New Zealand’s pipe merchants saw their livelihood threatened on July 1, as a federal ban on pipes and waterbongs came into effect. Use and possession of “cannabis utensils” was already illegal, punishable by a $1000 fine and 3 months imprisonment. The new law prohibits importation and sale of cannabis utensils with similar punishments, including $5000 fines for company directors.
The National Association of Pipe Sellers is opposed to the new law, claiming that there are 300 retailers in New Zealand whose wares would be banned, even though they could also be used for smoking tobacco or other legal herbs.
The change in law was implemented by the previous National government, which was defeated in the November elections. When the law was originally proposed it was opposed by every group which made a submission on it, but it was passed anyways, with the pro-viso that it not come into effect for one year. The current Labour coalition includes the pro-decrim Green Party, yet it allowed the Notice to be put into force when it could have easily been repealed.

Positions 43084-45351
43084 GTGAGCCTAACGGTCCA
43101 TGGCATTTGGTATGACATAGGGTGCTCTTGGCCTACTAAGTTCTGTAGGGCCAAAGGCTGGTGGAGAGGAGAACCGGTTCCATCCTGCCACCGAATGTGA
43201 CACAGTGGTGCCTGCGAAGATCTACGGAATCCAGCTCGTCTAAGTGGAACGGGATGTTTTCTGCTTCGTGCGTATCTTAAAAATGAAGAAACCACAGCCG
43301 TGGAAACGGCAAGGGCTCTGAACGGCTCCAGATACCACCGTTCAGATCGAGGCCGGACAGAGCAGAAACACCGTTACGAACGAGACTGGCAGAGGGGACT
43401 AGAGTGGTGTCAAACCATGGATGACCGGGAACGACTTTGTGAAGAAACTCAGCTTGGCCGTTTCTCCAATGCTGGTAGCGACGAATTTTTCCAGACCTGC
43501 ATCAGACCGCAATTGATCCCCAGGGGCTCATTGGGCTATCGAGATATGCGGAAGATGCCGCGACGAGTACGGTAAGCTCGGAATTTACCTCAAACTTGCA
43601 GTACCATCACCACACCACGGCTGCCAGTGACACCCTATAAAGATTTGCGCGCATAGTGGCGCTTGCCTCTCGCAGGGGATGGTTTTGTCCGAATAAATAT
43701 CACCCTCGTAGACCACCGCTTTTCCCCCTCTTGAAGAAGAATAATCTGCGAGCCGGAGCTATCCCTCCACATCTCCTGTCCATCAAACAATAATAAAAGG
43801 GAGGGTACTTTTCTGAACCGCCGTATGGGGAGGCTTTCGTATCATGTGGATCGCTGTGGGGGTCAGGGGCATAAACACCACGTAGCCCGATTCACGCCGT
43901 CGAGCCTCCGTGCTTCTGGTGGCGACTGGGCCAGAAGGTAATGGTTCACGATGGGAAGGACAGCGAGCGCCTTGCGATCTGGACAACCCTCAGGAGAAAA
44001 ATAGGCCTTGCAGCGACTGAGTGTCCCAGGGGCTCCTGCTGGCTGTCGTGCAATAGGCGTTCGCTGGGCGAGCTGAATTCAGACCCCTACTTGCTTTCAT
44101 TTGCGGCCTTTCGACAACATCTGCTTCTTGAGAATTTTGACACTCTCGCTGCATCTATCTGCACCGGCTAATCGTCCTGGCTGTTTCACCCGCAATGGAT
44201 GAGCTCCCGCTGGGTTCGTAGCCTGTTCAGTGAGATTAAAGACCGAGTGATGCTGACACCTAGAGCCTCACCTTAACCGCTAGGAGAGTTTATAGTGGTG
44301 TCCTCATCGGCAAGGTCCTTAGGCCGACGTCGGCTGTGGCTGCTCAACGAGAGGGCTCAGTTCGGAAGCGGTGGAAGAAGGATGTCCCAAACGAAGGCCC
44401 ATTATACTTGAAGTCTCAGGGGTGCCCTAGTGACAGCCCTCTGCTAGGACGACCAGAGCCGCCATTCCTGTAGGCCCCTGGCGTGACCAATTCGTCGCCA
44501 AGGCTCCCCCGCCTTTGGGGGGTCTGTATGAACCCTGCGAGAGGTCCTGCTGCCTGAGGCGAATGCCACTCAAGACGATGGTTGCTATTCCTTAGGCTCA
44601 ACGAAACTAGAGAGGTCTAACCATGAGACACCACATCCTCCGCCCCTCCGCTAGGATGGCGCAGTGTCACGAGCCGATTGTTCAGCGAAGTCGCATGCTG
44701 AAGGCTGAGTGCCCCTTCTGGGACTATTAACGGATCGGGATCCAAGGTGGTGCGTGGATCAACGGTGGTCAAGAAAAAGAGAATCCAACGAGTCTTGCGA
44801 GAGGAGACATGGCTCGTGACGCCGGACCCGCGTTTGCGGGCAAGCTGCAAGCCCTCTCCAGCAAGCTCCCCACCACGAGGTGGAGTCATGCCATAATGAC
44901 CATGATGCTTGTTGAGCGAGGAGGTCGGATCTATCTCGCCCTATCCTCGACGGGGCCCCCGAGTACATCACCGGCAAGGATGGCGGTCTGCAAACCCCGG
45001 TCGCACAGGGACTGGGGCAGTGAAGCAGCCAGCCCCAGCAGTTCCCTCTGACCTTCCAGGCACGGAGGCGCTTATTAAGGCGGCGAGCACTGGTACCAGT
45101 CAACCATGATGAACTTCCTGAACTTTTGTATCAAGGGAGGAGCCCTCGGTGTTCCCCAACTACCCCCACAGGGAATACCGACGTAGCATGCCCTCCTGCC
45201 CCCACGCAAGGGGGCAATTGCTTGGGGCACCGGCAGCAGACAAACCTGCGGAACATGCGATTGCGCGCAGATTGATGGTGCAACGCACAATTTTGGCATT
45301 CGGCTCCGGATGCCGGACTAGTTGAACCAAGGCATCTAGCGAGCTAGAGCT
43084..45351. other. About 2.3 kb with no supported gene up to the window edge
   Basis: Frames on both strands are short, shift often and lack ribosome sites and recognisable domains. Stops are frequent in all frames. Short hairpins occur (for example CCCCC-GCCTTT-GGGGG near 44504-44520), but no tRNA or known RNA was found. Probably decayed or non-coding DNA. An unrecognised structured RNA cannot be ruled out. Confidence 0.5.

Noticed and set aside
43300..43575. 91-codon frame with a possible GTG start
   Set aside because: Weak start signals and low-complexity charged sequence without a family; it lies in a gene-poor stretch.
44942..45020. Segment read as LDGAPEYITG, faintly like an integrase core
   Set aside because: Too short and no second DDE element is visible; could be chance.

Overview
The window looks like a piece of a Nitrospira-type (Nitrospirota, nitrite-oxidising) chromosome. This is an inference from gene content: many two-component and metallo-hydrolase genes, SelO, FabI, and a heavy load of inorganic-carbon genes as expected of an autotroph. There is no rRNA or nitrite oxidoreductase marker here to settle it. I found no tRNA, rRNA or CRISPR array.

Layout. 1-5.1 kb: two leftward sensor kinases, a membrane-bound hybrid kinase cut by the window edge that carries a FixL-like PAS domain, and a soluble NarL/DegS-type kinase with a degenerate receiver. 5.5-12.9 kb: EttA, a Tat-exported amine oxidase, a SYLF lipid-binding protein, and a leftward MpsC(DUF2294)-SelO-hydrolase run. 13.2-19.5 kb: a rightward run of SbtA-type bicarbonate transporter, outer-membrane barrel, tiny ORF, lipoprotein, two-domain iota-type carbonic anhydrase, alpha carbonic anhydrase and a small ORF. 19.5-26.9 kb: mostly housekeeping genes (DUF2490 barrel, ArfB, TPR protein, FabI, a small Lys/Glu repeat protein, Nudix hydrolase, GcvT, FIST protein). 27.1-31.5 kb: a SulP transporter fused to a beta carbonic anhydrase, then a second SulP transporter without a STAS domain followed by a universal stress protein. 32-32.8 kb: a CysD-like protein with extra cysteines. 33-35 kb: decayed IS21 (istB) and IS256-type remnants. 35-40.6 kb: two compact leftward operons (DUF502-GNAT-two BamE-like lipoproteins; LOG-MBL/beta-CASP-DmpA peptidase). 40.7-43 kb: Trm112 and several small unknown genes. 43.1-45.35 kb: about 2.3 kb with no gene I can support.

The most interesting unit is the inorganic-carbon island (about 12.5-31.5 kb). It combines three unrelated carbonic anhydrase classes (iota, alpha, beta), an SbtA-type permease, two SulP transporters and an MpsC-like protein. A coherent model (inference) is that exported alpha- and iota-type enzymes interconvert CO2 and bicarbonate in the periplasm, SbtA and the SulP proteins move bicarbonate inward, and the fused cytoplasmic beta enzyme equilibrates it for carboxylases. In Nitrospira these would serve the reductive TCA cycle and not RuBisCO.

Chris Fowlie, owner of The Hemp Store in Auckland and spokesman for the NZ National Organisation for Reform of Marijuana Laws, explained that the Notice is full of loopholes.
“For instance, we can still sell pipes if they are ‘tobacco pipes’ but not if they’re called ‘head pipes.’ We can sell anything as individual parts. We can still sell any wooden and glass pipes. We can’t put gauze in the bowls, but we can still sell it separately. Roach clips are banned if they look like a cannabis ‘leaf seeds or fruit,’ but they’re legal if they don’t.”
Fowlie said that he continues to sell bongs and pipes in his store, except that he is renaming them to comply with the law. He has removed the sign on his display cabinet which said “these pipes are for marijuana smoking only,” and now he describes his wares as “vases.”
“Actions like this show they are more interested in punishing marijuana smokers than in protecting their health,” claimed Fowlie. “Pipes and bongs protect the health of smokers.”
Police have said that they will not go out of their way to enforce the law, but would “investigate complaints.”
In Canada, bongs are prohibited under section 462.2 of the criminal code. The law is considered constitutionally weak and could likely be defeated in the Supreme Court. Yet in many raids, police simply seize a store’s entire inventory of pipes and bongs, but do not press charges.
These bong-banning laws allow police and politicians to use the threat of financial terrorism to intimidate and control business owners who become too outspoken or politically active.
? National Association of Pipesellers: Stephen Tozer, email: [email protected]